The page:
The COVID-19 outbreak in China’s largest metropolis of Shanghai remains “extremely grim” amid an ongoing lockdown confining around 26 million people to their homes, a city official said Tuesday.
The director of Shanghai’s working group on epidemic control, Gu Honghui, was quoted by state media as saying that the outbreak in the city was “still running at a high level.”
“The situation is extremely grim,” Gu said.
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China has sent more than 10,000 health workers from around the country to aid the city, including 2,000 from the military, and is mass testing residents, some of whom have been locked down for weeks.
Most of eastern Shanghai, which was supposed to reopen last Friday, remained locked down along with the western half of the city.
Shanghai recorded another 13,354 cases on Monday — the vast majority of them asymptomatic — bringing the city’s total to more than 73,000 since the latest wave of infections began last month. No deaths have been ascribed to the outbreak driven by the omicron BA.2 variant, which is much more infectious but also less lethal than the previous delta strain.
A separate outbreak continues to rage in the northeastern province of Jilin and the capital, Beijing, also saw an additional nine cases, just one of them asymptomatic. Workers shut down an entire shopping center in the city where a case had been detected.
While China’s vaccination rate hovers around 90%, its domestically produced inactivated virus vaccines are seen as weaker than the mRNA vaccines such as those produced by Pfizer-BioNTech and Moderna that are used abroad, as well as in the Chinese territories of Hong Kong and Macao. Vaccination rates among the elderly are also much lower than the population at large, with only around half of those over 80 fully vaccinated.
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Meanwhile, complaints have arisen in Shanghai over difficulties obtaining food and daily necessities, and shortages of medical workers, volunteers and beds in isolation wards where tens of thousands are being kept for observation.
Shanghai has converted an exhibition hall and other facilities into massive isolation centers where people with mild or no symptoms are housed in a sea of beds separated by temporary partitions.
Public outrage has been fueled by reports and video clips posted on the internet documenting the death of a nurse who was denied admittance to her own hospital under COVID-19 restrictions, and infant children separated from their parents.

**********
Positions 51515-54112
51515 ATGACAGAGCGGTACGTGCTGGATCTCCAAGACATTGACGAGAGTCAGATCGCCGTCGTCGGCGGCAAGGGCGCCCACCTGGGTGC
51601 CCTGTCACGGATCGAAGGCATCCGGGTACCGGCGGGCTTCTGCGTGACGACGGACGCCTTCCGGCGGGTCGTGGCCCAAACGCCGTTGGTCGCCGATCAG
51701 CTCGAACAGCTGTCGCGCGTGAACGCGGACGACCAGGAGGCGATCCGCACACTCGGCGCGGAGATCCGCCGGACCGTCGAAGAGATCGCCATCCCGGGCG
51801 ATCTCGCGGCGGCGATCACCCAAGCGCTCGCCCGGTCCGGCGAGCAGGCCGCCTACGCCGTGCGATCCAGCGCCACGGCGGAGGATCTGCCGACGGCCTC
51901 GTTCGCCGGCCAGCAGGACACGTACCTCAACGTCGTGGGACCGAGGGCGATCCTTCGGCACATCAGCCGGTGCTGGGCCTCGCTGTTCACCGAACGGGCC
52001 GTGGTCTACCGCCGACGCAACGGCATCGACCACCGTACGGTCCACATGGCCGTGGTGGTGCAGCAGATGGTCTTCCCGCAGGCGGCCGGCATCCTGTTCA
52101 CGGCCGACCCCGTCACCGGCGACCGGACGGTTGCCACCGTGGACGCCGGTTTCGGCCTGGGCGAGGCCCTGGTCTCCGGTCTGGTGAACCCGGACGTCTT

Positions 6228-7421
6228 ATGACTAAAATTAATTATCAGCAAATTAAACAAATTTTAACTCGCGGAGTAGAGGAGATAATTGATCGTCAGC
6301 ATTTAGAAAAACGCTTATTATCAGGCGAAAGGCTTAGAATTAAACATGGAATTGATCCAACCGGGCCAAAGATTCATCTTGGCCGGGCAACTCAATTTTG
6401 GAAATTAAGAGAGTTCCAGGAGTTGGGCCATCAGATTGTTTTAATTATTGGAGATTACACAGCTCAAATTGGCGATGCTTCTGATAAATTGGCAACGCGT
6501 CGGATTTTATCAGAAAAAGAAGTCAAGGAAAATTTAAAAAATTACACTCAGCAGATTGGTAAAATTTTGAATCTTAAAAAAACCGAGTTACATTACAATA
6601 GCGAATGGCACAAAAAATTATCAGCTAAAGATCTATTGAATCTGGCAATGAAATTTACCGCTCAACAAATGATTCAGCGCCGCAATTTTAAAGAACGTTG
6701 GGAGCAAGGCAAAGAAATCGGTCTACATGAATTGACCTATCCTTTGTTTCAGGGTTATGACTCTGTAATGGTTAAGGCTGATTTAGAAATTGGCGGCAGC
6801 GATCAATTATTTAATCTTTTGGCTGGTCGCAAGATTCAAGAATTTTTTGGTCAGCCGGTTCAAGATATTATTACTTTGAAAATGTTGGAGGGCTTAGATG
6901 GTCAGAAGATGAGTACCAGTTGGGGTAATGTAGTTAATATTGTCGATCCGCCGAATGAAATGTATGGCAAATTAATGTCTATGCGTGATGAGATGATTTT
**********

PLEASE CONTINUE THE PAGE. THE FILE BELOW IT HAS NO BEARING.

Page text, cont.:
Circulation of footage showing multiple infants kept in cots prompted the city’s Public Health Clinical Center to issue a statement saying the children were being well looked after and had been in the process of being moved to a new facility when the footage was taken.
At a virtual town hall Monday, the U.S. Consulate in Shanghai warned of possible family separations amid the lockdown, but said it had an “extremely limited ability” to intervene in such cases.
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Concern is growing about the potential economic impact on China’s financial capital, also a major shipping and manufacturing center. Most public transport has been suspended and non-essential businesses closed, although airports and train stations remain open and the city’s port and some major industries such as car plants continue to operate.
International events in the city have been canceled and three out of five foreign companies with operations in Shanghai say they have cut this year’s sales forecasts, according to a survey conducted last week by the American Chamber of Commerce. One-third of the 120 companies that responded to the survey said they have delayed investments.
Despite those concerns and growing public frustration, China says it is sticking to its hardline “zero-tolerance” approach mandating lockdowns, mass testing and the compulsory isolation of all suspected cases and close contacts.
The Associated Press contributed to this article.